Fusion does have merits and a large fuel supply from the oceans should we ever get it sustainable, I feel we should at least keep reseaching it.
We are. ITER
is probably going to be the first experimental fusion power plant able to produce more energy than is needed to keep the process going.
But yes, practical methods using technology we have now should get the priority, hydroelectric has quite a good yield and a good track record.
Hydroelectricity isn't an option for every country. Geology and stuff, you know?
You need rivers and ideally mountain ranges.
I still think windfarms are a dead end, the vastness of the farms and the resources/energy/man hours just are not repaid from what little energy they produce so far.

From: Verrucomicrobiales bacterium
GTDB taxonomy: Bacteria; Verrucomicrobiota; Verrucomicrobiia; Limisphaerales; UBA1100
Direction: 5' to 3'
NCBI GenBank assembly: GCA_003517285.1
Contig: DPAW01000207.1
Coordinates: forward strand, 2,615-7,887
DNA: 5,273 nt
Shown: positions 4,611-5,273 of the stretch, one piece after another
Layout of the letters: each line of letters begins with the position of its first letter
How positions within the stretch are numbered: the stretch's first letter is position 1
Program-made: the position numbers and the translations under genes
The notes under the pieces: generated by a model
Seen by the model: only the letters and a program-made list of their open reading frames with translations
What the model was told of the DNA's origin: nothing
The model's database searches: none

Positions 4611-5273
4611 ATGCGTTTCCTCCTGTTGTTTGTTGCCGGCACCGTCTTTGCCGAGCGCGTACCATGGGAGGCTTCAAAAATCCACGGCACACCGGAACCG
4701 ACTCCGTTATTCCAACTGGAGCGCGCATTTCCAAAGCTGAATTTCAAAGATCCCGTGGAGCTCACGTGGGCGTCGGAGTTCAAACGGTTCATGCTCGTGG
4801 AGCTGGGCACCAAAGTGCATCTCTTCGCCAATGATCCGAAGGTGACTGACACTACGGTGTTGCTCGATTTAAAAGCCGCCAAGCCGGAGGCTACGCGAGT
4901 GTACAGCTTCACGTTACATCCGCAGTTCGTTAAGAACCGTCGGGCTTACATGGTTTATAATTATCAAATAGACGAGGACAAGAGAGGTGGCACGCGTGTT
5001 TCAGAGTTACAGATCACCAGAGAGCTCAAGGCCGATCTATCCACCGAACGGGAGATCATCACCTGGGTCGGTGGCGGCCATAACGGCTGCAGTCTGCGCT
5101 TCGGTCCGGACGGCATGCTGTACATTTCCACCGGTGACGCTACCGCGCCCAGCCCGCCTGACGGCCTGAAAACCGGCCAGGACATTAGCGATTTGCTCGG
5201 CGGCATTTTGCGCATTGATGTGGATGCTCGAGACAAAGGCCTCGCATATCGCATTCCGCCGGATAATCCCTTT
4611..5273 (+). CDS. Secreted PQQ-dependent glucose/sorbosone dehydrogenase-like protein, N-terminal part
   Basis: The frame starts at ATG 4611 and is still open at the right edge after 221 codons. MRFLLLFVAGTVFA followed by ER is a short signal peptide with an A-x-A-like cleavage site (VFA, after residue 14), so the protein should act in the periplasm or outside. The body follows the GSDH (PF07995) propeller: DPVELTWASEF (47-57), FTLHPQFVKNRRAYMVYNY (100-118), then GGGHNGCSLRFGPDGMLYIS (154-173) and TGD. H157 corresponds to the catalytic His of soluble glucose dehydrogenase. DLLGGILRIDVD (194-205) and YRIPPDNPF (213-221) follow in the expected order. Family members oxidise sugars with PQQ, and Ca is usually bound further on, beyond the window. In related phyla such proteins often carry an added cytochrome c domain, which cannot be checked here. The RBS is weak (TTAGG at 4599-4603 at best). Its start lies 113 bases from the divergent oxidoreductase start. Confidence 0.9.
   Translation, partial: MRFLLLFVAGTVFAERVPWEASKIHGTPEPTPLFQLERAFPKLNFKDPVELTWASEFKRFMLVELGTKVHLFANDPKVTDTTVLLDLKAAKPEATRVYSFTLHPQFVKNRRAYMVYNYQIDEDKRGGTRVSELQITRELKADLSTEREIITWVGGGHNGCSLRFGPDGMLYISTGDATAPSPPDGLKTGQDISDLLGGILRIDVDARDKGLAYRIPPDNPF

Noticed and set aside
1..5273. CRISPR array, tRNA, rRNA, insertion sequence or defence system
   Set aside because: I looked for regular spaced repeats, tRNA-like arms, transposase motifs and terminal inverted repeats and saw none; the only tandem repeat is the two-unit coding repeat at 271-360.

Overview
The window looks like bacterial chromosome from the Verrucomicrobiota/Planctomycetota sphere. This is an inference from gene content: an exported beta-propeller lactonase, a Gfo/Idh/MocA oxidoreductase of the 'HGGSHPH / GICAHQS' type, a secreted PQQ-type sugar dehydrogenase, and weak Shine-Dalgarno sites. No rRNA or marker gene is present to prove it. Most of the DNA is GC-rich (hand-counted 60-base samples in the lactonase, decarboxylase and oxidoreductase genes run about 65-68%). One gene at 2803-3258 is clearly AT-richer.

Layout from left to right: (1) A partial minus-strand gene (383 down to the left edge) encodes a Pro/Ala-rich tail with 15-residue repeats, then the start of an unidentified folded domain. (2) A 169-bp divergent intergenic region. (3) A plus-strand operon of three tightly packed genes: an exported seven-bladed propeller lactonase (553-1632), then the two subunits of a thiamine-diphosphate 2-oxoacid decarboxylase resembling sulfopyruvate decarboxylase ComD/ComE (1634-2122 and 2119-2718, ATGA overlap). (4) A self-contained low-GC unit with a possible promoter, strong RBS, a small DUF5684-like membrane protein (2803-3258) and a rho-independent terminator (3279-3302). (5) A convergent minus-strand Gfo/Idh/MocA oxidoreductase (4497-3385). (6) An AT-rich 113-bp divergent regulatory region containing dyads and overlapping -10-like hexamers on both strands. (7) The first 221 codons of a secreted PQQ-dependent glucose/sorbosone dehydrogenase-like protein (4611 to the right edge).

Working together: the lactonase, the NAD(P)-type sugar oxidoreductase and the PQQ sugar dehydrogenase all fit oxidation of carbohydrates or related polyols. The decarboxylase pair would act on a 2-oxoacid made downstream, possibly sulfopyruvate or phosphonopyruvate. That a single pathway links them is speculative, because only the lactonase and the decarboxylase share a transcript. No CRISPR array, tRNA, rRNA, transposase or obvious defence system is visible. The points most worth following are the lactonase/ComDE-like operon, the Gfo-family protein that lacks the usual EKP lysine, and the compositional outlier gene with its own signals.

For most countries windfarms are more viable than hydroelectricity.
Some states have started creating "wind maps" giving detailed information on average wind speeds for every square kilometre of the country. For most areas the percentage of unused land that's viable to use for wind power is around 1-3% of the total land area. That doesn't sound like a lot but it is enough to cover a huge percentage of power production.
And there's still a lot of untapped potential in off-shore wind farms. Wind power will probably not be able to replace fossil fuels completely but it's going to be the backbone of any sustainable renewable energy structure.